Flamenco and Spain, for 400 years, you could not have one without the other. Despite it being named an “Intangible Cultural Heritage” by UNESCO in 2010, this most Spanish of art forms is in serious danger of dying out.
The pandemic has forced many flamenco venues to close permanently, leaving dancers and musicians with nowhere to perform. The industry has asked for government help, but time may be running out.
Antonio Najarro, chief choreographer at El Corral de la Moreria, Madrid’s most famous flamenco venue or “Tablao,” shared, “It used to be full of people who used to enjoy flamenco up close and personal.”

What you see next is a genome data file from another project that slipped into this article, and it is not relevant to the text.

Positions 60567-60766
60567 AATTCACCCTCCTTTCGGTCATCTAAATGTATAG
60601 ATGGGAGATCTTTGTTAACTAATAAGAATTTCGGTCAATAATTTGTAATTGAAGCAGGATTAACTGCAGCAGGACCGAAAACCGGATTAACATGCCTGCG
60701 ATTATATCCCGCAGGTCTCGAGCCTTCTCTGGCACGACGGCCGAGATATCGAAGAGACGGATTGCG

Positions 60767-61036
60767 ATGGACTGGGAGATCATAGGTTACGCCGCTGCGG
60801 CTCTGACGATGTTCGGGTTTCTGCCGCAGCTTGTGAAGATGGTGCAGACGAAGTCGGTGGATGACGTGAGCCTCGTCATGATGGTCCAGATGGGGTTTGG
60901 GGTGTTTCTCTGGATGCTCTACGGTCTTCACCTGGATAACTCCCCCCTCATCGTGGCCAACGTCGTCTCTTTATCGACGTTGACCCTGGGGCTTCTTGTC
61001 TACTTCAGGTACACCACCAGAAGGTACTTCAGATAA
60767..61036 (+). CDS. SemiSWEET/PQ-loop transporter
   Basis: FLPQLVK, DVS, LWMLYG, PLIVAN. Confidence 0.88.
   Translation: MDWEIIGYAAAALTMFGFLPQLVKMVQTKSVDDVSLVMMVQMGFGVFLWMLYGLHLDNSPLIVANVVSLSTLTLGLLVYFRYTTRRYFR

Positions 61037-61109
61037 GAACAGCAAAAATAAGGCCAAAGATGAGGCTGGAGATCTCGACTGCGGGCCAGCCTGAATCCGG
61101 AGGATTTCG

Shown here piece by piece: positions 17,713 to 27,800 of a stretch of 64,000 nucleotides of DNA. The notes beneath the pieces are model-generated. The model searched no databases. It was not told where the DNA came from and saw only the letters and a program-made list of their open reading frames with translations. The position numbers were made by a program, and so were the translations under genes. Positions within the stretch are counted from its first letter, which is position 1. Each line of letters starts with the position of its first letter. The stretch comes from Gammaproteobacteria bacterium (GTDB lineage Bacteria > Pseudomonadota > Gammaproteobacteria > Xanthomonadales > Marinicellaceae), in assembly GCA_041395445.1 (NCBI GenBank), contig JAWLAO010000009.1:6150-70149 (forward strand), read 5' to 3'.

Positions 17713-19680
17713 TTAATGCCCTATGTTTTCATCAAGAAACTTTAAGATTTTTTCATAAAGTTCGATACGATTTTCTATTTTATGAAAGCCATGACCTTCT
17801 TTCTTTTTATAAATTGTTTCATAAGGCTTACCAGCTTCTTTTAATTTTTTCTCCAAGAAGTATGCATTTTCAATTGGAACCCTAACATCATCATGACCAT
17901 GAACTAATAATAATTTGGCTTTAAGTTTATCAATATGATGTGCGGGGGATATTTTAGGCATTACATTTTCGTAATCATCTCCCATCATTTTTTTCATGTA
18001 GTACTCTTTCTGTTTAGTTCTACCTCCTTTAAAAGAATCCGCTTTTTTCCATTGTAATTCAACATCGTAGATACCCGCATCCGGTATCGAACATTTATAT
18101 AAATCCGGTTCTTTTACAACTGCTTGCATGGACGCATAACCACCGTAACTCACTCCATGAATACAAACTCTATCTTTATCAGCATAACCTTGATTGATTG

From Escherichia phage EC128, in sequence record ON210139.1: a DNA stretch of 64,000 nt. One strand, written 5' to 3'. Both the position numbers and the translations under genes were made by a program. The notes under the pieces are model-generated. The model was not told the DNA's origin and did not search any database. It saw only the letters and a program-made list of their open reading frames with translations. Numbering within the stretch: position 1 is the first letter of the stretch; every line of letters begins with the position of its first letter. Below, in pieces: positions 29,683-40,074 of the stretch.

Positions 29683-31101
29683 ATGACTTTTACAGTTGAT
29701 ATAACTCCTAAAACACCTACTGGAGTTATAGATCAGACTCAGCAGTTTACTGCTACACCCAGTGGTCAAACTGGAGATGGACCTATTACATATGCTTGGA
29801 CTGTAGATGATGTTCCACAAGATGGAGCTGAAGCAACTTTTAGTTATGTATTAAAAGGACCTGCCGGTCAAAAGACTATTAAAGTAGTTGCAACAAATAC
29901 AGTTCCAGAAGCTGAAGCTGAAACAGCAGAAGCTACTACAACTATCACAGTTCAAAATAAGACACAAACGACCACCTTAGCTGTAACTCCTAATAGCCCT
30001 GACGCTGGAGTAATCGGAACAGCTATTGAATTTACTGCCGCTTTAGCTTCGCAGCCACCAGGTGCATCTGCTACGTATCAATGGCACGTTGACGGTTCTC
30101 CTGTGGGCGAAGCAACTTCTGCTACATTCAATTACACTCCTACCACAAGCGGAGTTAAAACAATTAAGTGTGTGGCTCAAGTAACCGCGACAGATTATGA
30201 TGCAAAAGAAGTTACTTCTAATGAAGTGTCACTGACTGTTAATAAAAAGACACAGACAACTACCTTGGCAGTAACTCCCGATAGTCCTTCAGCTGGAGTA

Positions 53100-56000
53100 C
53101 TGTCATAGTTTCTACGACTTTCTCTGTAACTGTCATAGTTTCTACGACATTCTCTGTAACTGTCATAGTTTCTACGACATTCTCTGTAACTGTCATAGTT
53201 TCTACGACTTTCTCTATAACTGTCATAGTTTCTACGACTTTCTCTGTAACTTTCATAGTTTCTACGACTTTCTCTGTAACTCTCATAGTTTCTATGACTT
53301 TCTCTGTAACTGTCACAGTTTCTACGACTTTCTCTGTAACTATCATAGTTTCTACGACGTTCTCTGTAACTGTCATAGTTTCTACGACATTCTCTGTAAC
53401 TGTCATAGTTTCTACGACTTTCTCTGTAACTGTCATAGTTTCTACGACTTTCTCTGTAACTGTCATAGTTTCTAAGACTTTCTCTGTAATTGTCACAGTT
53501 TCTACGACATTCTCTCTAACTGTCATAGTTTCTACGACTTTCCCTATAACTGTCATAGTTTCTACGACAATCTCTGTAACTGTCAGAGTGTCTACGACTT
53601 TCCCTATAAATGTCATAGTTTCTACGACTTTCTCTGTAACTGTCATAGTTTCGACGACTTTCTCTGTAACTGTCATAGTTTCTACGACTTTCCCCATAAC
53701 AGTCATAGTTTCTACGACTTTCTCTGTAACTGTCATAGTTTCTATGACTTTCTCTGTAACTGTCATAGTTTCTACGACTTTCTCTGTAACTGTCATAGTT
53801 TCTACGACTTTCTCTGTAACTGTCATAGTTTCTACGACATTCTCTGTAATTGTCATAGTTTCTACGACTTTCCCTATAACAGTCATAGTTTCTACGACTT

For 65 years, El Corral hosted everyone from royalty to rockstars, as they watched the greatest names in Flamenco not only on the stage but around and with the audience, a truly immersive experience.
However, last year’s lockdown meant its main customer base, overseas tourists, stayed away, resulting in the collapse of the business.